·a continued acceptable safety profile of any future product candidates following approval. 

 

A change in the outcome of any of these variables with respect to the development of any future product candidates, or the occurrence of any of the development, commercialization, financial and other applicable risks set forth in Part II, Item 1A – Risk Factors, included elsewhere in this Quarterly Report on Form 10-Q, would significantly change the costs and timing associated with the development of that product candidate.

 

General and Administrative Expenses

 

General and administrative expenses consist primarily of salaries and other related costs, including stock-based compensation, for personnel in executive, finance, accounting, commercial, business development, legal and human resources functions. Other significant costs include facility costs not otherwise included in research and development expenses, legal fees relating to patent and corporate matters, and fees for accounting and consulting services. 

 

We expect our general and administrative expenses to remain relatively consistent through the remainder of 2020. Our general and administrative expenses beyond 2020 will be heavily dependent on the outcome of our exploration and evaluation of strategic options.

 

Other Income (Expense)

 

Other income (expense), net consists of interest income earned on our cash, cash equivalents, and short-term investments, foreign currency fluctuations, and net amortization expense on short-term investments.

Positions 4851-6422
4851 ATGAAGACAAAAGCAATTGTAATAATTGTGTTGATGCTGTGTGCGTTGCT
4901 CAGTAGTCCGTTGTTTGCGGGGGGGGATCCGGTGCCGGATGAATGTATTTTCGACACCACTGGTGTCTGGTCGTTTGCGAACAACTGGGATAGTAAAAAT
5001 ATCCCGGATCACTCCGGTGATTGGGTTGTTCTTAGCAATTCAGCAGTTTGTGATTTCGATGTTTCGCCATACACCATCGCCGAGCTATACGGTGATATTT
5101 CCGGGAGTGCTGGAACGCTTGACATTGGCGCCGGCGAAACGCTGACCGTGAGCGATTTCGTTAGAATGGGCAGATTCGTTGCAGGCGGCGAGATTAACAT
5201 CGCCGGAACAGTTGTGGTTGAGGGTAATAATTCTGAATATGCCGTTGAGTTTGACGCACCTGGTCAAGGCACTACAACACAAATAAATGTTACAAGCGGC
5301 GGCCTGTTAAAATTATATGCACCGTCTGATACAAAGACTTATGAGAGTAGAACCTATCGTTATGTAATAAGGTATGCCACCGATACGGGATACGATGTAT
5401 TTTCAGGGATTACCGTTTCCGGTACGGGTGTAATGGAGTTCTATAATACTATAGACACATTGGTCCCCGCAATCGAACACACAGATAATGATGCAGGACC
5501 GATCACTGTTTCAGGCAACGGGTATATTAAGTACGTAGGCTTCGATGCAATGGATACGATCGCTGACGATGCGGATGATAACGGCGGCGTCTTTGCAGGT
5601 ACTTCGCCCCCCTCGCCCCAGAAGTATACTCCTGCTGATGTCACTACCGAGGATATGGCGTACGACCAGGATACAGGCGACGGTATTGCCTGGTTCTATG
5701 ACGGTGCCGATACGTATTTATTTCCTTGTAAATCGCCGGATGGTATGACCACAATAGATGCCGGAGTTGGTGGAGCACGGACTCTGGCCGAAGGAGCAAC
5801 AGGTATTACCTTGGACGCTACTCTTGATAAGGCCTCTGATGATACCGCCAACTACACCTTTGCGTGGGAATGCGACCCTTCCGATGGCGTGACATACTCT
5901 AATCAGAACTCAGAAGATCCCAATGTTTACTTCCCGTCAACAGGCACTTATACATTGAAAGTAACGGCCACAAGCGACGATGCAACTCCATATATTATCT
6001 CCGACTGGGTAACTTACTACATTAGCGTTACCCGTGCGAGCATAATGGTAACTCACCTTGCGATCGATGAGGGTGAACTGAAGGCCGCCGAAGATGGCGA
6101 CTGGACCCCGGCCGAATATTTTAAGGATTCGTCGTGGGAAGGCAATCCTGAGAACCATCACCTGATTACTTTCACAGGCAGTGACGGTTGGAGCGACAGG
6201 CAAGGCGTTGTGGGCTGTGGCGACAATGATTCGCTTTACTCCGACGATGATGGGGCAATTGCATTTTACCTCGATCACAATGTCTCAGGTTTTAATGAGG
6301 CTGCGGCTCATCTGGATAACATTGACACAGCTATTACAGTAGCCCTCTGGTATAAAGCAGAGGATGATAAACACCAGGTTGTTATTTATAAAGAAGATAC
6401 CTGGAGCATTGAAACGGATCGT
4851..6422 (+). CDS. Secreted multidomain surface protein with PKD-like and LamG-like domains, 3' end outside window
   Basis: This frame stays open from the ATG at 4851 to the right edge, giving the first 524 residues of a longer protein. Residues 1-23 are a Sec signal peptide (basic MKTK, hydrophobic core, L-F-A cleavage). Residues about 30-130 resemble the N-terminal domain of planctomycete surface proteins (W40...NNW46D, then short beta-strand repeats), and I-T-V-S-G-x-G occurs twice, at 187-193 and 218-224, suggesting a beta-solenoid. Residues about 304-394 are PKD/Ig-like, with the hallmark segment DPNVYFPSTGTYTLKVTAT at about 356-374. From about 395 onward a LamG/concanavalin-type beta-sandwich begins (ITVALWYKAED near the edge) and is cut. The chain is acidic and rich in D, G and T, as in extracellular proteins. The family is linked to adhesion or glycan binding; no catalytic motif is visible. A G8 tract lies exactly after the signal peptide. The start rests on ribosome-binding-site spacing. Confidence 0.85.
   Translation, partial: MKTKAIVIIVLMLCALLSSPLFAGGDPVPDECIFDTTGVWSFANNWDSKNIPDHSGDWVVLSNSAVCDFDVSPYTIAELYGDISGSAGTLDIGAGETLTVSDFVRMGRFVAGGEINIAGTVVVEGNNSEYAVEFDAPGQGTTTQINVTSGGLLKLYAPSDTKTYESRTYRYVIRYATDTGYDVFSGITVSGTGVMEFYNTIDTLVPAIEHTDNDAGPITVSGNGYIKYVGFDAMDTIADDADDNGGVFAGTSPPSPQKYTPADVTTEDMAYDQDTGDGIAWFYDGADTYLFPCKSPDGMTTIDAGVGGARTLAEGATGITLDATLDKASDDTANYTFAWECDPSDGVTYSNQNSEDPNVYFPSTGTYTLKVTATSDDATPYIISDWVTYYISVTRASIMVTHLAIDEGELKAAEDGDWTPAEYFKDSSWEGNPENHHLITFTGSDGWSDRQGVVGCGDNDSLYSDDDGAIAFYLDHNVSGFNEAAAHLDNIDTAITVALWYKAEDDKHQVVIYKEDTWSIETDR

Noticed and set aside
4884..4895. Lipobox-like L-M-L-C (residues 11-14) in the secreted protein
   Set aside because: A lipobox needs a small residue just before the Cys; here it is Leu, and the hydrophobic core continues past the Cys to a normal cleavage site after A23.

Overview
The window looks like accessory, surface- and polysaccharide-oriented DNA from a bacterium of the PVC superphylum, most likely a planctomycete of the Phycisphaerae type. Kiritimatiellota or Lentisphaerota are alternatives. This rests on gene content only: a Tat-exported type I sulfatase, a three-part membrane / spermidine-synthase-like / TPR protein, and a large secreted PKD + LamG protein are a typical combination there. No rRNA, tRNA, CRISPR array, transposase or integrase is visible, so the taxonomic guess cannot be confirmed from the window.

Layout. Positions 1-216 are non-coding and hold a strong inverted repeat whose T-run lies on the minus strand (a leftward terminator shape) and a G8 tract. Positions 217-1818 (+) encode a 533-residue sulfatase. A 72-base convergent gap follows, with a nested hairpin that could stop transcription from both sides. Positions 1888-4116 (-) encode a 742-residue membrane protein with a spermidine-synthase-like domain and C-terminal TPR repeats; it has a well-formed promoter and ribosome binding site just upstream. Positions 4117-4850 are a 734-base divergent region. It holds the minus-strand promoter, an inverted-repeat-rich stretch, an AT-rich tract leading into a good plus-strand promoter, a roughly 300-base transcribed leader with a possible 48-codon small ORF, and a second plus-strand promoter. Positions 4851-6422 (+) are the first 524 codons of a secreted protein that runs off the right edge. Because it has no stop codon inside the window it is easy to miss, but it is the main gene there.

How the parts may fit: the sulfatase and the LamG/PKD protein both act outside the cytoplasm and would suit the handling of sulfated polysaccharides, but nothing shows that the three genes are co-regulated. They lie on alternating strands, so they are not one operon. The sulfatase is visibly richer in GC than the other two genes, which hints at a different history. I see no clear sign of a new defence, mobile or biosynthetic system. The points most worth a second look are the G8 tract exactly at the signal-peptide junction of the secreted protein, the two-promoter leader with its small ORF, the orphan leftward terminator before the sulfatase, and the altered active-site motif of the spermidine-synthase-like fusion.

Critical Accounting Policies and Significant Judgments and Estimates 

 

This discussion and analysis of our financial condition and results of operations is based on our financial statements, which we have prepared in accordance with United States generally accepted accounting principles. We believe that several accounting policies are important to understanding our historical and future performance. We refer to these policies as critical because these specific areas generally require us to make judgments and estimates about matters that are uncertain at the time we make the estimate, and different estimates—which also would have been reasonable—could have been used. On an ongoing basis, we evaluate our estimates and judgments. We base our estimates on historical experience and other market-specific or other relevant assumptions that we believe to be reasonable under the circumstances, the results of which form the basis for making judgments about the carrying value of assets and liabilities that are not readily apparent from other sources. Actual results may differ from these estimates under different assumptions or conditions.